Saturday, March 13, 2010

Korean Scallion Pancakes

When I lived in Mountain View, California, I used to patronize a little Mom and Pop Korean restaurant. The food was delicious, plentiful and inexpensive. One of the appetizers that dear daughter and I would often get as a meal was called Pa Jun - eggy pancakes flavored with minced scallions and served with a vinegar & soy sauce dipping sauce. Oftentimes, these pancakes were garnished with sesame seeds. We loved these pancakes and sometimes would get them for lunch.

Years later, I came across a couple of different ways to make them. One calls for a dough that is kneaded, rolled into a tube, then coiled into a circle, rolled thin and finally, cooked on a hot griddle. Although these look delicious, they are definitely not what dear daughter and I loved so much.

Here is a foolproof, quick and easy way to make these delicious pancakes!

Korean Scallion Pancakes (Pa Jun)
1/4 C silken tofu (this replaces the 1 egg in the original recipe), mashed
1/2 C all-purpose flour (not self-rising)
1 bunch scallions, minced, using 2 inches of the green
1/2 tsp salt
1/2 C ice water

Place a small, well-seasoned cast iron skillet on the stove, about 6 inches across and heat on medium-low heat. wipe bottom of skillet with vegetable oil. In a medium bowl, whisk the water and tofu till tofu is smooth. Then whisk in flour and salt till smooth, then stir in scallions. Fill a 1/2 C measure with the batter and drop on the hot skillet, cooking till browned on one side, about 2 min. Flip and cook another 2 min. Repeat with rest of batter. Serve warm with dipping sauce or Ponzu sauce.

Dipping Sauce
3 Tbs rice wine vinegar
3 Tbs soy sauce
pinch red pepper flakes
1 1/2 tsp sugar (optional)

Today, I made these in my nonstick silver dollar pancake pan which worked like a charm! I think I'll always make them this size now, because they are so easy to pick up and dip in the sauce using your fingers.

Saturday, March 6, 2010

Lebanese Spinach and Lentil Soup - Rishta

I think I've blogged before about my love affair with lentils. If not, well, suffice it to say that I adore lentils! I always have, even as a child. Don't ask me why, I just do. As with all great love affairs in history, I spend as much time as possible with my beloved. On Thursday night, I made rishta, a wonderful, homey, Lebanese lentil and spinach soup.

My Lebanese mother-in-law was an outstanding cook, and while we often had different opinions, she always loved that I appreciated her cooking. She made the first rishta I ever had, and I was smitten, so I went home and tried to duplicate it. No luck - mine was just not as good as hers, and she NEVER gave recipes out. She did this because it meant that she would have lots of people visiting and she could cook for them. Old-time Lebanese women never wonder why they were created, or what their role in life is - they already know that it's to feed hungry people! Then we visited her sister Rose one day, and as we were visiting, she decided to cook something for us. That something was rishta. The best rishta in the entire world. Aunt Rose laughed at me because I was nearly swooning with bliss, and Uncle George said to my husband, "That's an odd one you got there, Jerry." Of course, I asked for the recipe, and Aunt Rose told me the secret to good rishta. It was like hitting the motherlode! When we got home that day, I immediately made a pot. In fact, I made so much rishta over the next month or two that Jerry finally asked me to stop!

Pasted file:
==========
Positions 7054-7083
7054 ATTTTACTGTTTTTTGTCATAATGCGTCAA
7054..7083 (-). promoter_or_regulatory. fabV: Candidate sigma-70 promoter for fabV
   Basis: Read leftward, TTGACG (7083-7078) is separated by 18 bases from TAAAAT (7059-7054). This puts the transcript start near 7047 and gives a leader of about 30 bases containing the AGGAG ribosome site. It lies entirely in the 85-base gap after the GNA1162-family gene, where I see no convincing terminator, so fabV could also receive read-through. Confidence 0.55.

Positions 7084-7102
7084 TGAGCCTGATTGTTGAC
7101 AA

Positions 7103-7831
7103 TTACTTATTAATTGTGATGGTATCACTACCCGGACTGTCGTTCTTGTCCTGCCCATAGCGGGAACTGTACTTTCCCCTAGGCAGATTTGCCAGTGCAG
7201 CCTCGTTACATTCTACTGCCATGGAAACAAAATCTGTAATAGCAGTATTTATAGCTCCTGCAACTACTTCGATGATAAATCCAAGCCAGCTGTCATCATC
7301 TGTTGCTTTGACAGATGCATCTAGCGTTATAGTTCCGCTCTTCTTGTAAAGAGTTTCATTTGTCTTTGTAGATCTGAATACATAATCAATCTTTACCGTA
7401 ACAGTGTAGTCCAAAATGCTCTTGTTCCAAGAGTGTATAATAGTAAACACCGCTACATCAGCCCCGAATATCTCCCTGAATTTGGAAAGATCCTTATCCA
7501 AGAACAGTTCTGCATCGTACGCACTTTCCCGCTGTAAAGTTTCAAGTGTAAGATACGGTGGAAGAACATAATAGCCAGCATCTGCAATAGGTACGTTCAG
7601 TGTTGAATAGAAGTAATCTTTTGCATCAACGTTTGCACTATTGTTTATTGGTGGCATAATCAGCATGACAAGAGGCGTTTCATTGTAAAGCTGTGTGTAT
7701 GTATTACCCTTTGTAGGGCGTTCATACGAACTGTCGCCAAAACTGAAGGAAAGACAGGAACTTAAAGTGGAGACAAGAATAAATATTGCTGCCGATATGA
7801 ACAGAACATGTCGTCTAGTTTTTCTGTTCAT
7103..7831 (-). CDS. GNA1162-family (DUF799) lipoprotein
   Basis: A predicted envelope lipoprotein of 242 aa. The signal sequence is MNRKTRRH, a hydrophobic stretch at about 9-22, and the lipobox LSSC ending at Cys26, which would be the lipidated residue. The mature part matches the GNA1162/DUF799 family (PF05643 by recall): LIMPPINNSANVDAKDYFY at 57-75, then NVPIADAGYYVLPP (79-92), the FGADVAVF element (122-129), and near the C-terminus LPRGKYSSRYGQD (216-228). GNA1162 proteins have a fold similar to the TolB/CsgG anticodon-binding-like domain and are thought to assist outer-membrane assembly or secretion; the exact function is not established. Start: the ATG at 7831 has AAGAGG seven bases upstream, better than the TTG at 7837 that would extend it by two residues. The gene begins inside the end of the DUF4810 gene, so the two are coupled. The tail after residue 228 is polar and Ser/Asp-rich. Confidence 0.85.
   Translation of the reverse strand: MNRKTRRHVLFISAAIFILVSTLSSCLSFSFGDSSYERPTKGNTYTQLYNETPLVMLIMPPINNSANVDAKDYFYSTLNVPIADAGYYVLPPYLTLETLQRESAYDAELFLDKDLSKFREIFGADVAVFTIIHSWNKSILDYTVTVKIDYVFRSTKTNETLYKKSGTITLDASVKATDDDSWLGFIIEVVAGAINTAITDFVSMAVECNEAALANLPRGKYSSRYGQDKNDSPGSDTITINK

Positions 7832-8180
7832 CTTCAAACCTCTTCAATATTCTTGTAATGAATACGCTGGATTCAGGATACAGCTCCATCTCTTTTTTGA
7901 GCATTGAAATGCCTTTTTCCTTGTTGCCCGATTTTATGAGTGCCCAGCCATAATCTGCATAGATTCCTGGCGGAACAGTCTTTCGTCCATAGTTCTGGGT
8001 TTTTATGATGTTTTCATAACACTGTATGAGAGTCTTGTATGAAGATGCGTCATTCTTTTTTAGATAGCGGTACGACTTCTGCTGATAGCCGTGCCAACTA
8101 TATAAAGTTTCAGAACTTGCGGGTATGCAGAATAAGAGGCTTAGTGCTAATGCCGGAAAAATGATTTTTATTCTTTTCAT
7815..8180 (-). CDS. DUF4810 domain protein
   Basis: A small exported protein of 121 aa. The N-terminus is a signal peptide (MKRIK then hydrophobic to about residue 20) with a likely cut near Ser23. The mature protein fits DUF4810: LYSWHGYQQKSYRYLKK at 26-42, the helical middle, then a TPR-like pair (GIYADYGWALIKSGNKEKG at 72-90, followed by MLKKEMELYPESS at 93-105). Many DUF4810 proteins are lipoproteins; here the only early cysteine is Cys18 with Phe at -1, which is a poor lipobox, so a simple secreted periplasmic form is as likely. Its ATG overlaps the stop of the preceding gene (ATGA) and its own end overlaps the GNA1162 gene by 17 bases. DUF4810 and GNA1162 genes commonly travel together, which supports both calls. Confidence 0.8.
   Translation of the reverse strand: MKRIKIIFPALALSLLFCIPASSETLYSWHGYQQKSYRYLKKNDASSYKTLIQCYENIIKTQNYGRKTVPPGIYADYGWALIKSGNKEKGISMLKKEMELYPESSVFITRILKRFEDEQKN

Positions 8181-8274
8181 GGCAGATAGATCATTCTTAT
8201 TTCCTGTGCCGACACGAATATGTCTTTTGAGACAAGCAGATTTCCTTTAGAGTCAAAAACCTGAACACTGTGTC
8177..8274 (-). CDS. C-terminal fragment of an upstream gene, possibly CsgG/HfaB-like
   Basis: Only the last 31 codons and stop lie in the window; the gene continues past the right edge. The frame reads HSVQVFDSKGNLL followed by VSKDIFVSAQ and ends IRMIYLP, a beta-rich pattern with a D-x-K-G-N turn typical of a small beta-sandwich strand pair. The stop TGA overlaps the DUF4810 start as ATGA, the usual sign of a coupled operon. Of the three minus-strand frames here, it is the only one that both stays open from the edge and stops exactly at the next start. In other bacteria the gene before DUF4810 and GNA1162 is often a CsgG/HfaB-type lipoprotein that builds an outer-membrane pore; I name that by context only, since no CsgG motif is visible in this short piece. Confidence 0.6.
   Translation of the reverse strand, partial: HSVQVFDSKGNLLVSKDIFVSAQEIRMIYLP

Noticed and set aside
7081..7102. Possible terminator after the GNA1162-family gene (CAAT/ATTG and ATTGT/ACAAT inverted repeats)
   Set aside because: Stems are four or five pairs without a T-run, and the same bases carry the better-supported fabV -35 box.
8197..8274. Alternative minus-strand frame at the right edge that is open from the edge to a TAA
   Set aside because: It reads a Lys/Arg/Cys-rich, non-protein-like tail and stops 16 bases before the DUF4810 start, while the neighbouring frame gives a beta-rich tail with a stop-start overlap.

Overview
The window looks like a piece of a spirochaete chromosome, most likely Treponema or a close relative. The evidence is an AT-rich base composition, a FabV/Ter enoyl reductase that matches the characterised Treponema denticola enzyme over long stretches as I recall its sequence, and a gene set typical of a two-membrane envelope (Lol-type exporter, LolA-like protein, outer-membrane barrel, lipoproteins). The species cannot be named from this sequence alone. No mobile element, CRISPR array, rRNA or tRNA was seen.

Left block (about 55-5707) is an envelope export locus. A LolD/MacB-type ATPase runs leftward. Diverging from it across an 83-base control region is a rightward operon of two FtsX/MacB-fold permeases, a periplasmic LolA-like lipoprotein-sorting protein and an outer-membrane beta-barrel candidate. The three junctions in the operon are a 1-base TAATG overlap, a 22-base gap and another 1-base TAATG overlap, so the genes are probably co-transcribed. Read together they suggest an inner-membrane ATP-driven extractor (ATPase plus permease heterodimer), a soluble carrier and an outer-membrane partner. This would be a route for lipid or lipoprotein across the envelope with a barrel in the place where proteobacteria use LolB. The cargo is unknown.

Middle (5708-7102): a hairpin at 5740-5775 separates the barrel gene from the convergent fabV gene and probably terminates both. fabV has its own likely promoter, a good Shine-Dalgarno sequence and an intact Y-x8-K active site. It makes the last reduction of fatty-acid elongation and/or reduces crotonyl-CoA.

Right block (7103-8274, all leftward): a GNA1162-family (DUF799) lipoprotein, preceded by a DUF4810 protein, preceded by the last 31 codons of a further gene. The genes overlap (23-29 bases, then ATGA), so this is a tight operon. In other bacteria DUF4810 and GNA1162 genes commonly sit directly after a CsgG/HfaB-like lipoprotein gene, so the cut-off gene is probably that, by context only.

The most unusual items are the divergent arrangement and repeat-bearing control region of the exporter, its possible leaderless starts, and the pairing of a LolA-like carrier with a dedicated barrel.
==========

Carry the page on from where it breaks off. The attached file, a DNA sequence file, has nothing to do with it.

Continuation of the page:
The other night, I needed to use about a half pound of fresh, organic baby spinach, and rishta floated into my mind. I haven't made it in a long time and decided to whip up a pot. I also had a pound of frozen spinach and I always have lots of lentils on hand, so I was in business. Hunger dictated that I use store-bought noodles instead of making my own, but if you just happen to baking some pita bread, use one ball of dough for the noodles. Just roll it out very thinly, maybe 1/8 inch, cut into 1/4 inch strips, then slice diagonally so they are about 1 inch in length. Here is my recipe:


2 tablespoons extra-virgin olive oil
2 medium onions, chopped
1-1/2 tsp dried basil
1 Tbs ground coriander seed
1 cup brown or green lentils, picked over and washed
1 Tbs bouillion powder (I like Vogue Veggie Base)
1 bay leaf
8 cups water
2 garlic cloves, crushed
1 lb baby spinach or chopped spinach, fresh or frozen, or other greens such as chard
Salt and pepper to taste
1 cup broken vermicelli or other soup noodles

Pick over and wash the lentils. Place in a soup pot with the bay leaf, bouillion powder and water, and simmer until the lentils are almost tender - about 35 minutes or so. While the lentils are simmering, prepare the onions. Heat the oil in a skillet and saute the onion till beginning to carmelize. Add basil, coriander, garlic to the onions. Season with salt and pepper and continue to saute until the edges of the onion are carmelized and the spices are very fragrant. Add the sauteed onions to the pot, scraping every last bit of goodness out of the frying pan and into the soup pot and bring back to a simmer. Add in the pasta and simmer for a couple of minutes while you wash and chop the spinach. Add the spinach and taste for salt and pepper. When the pasta is done, the soup is ready to eat. This is traditionally served with a squeeze of lemon juice in each individual bowl. This made 4 hearty servings.

Aunt Rose told me that Syrians sometimes put tomatoes in as well, but she would never do such a thing! I never do either, but its a thought...